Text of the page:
Sadiq Khan begs Londoners not to 'go backwards' over Christmas amid Tier 3 fears

·News Reporter
·3-min read

Watch: Mayor Sadiq Khan warns London could move to Tier 3 if rules are not followed

Obey the rules or risk your city going into Tier 3 restrictions, London mayor Sadiq Khan has urged.

As infection rates climb in two thirds of the capital’s boroughs, speculation has mounted that London could be plunged into the highest bracket of anti-COVID measures.

This would see bars, restaurants and pubs having to operate as takeaways or facing closing their doors to customers.

Khan urged Londoners to stick to the rules because the longer the virus continues to spread “the longer the economy will suffer”.

LONDON, ENGLAND - SEPTEMBER 25: Mayor of London Sadiq Khan makes a statement to media at New Scotland Yard on September 25, 2020 in London, England. A murder investigation has been launched following the death of a police officer at the Croydon Custody Centre in south London. He was shot by a 23-year-old man who was also treated for a gunshot wound. The officer died later in hospital. The death will be investigated by the  Independent Office for Police Conduct. (Photo by Victoria Jones - WPA Pool/Getty Images)
Sadiq Khan urged Londoners to stick to the rules. (Getty Images)

He said on Sky News: “My message to Londoners is the best way to support the NHS is to stay safe, the best way to support businesses is to stay safe.

“It’s in nobody’s interest for us to go into Tier 3 so please carry on making the sacrifices you have.

“Nobody wants more shops going bust, more bars going bust, more theatres going bust and more pub going bust.

“It’s really important we support London by staying safe and following the rules.”

He insisted Tier 3 is not an inevitable fate for the capital and said with the good news of vaccines emerging, “we’ll kick ourselves if we go backwards over this Christmas period”.

Khan said more than 1,000 fixed penalty notices had been given out to people not following coronavirus rules on the Tube.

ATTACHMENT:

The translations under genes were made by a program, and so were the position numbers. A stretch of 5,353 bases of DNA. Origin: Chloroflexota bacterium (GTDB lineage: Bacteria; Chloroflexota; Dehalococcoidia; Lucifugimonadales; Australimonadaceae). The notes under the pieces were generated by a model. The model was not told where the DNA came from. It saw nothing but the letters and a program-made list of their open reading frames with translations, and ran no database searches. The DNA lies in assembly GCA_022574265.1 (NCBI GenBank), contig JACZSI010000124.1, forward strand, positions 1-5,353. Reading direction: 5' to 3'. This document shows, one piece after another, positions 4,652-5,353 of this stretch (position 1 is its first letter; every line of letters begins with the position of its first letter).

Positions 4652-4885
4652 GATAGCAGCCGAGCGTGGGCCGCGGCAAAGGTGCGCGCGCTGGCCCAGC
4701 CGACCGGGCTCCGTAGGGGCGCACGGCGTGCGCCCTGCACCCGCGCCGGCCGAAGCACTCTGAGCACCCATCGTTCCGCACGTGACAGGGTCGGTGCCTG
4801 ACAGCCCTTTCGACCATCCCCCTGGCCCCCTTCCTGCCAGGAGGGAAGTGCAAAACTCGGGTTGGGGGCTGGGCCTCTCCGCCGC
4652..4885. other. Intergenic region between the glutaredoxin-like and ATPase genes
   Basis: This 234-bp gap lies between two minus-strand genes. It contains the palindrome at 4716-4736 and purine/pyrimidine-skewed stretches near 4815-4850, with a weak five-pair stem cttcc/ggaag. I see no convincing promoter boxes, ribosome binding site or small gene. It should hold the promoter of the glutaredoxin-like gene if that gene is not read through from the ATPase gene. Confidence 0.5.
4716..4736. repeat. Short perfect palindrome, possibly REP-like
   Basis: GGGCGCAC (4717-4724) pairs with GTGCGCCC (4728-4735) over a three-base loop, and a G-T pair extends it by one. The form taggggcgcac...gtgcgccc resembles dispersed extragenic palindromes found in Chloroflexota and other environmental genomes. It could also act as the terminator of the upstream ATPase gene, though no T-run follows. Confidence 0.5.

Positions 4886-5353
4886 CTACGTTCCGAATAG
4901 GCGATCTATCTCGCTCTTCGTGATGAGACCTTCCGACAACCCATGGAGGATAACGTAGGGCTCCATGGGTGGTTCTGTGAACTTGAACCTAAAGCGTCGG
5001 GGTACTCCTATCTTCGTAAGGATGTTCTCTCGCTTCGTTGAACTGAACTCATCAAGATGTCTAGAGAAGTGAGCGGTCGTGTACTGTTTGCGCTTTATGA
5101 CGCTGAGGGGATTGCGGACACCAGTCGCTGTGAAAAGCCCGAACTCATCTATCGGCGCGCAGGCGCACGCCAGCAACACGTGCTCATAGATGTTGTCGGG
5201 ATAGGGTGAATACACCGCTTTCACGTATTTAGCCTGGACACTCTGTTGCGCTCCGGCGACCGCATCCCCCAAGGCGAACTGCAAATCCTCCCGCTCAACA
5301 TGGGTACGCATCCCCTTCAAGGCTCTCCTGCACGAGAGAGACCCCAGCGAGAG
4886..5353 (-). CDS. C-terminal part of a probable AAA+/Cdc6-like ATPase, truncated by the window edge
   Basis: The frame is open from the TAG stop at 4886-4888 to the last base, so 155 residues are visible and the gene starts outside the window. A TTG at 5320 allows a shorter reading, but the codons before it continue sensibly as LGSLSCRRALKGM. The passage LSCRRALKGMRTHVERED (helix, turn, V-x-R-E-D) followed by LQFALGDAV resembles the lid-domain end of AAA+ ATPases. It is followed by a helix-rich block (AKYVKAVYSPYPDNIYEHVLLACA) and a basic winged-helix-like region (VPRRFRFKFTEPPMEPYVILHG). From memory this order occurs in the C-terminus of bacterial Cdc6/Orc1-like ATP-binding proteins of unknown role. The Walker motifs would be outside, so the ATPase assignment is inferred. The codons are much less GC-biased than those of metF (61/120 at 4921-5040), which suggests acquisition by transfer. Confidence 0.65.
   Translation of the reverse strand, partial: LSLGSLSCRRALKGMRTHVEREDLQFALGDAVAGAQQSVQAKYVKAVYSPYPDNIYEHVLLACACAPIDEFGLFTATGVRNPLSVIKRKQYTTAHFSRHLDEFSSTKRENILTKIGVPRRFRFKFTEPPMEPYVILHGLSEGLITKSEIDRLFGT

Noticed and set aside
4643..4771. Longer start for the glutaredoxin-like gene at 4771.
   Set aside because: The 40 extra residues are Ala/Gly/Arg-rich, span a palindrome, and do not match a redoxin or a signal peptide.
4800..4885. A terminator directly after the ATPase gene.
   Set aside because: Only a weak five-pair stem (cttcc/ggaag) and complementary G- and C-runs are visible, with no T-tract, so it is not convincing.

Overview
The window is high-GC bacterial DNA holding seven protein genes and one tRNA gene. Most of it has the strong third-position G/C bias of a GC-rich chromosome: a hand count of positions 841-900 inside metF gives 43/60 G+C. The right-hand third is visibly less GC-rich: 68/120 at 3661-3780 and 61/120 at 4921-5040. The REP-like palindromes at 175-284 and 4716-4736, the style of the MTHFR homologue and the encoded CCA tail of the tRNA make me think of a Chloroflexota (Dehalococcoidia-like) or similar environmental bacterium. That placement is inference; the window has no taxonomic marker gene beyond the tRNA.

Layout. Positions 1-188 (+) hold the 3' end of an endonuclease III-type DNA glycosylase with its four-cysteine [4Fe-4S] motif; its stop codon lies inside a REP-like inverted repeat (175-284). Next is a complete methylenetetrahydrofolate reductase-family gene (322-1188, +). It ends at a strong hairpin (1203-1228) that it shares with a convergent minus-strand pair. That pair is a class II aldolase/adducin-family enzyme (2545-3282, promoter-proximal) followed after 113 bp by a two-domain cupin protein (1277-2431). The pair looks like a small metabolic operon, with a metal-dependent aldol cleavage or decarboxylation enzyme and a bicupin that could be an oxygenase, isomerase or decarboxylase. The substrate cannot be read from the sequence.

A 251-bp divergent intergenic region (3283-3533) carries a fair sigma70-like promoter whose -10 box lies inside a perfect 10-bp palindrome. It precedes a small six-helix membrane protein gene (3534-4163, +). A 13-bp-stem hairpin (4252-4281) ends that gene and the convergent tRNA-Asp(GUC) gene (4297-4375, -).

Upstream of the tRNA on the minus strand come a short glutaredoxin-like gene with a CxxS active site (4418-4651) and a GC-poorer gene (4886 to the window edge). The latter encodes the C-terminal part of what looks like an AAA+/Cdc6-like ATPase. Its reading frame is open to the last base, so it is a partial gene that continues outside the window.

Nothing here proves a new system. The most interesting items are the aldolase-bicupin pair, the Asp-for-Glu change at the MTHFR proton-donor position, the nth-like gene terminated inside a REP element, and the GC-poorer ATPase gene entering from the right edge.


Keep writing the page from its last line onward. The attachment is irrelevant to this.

The government is due to review which areas are in which tiers on 16 December.

The mayor’s remarks came amid warnings from his spokesman earlier this week that a “devastating” surge in coronavirus cases could take place during winter if people don’t follow Tier 2 restrictions.

LONDON, ENGLAND - OCTOBER 13: Shoppers and commuters around Oxford Street on October 13, 2020 in London, England. London Mayor Sadiq Khan said today that the city would move into Tier 2 of the government's new covid-19 risk classification once it hits 100 new daily cases per 100,000 people, which could happen this week. The second or "high" tier of the three-tier system triggers a ban on household mixing, although pubs would remain open. (Photo by Dan Kitwood/Getty Images)
Speculation has risen that London could be put into tougher coronavirus restrictions. (Getty Images)

A total of 24 of London’s 32 boroughs saw increases in the rate of new COVID-19 cases in the seven days to 3 December.

Havering, in east London, had the highest infection rate in the capital, with 898 new cases recorded in that period.

That is the equivalent of 346 cases per 100,000 people, up from 268.5 per 100,000 in the seven days to 26 November.

Dr Mark Ansell, Havering Council’s director of public health, said the area’s rate was 379 infections per 100,000 people on Wednesday.

An NHS Covid alert level sign in Ealing, London, after Mayor of London Sadiq Khan has announced that London will be moved to Tier 2 coronavirus restrictions from midnight on Friday. (Photo by Yui Mok/PA Images via Getty Images)
London is in Tier 2. (PA Images via Getty Images)

Asked if moving into the tougher Tier 3 restrictions would help the borough on BBC Radio 4 on Thursday, he said: “I think most of the transmission is in the home.

“I think the recent lockdown had a very minor and short-lived impact locally in terms of a lot of our residents are working in health and social care.

Read more
The Tier 3 COVID lockdown rules explained
The Tier 2 COVID lockdown rules explained

“A lot of them are self-employed or they are in small, medium-sized sort of enterprises, so they work, they need to work, and they need to keep working to maintain their financial viability.

“The work at home sort of message that has benefited some other parts of London doesn’t necessarily have a great impact in Havering and the measures need to be focused on the needs of the particular communities.”

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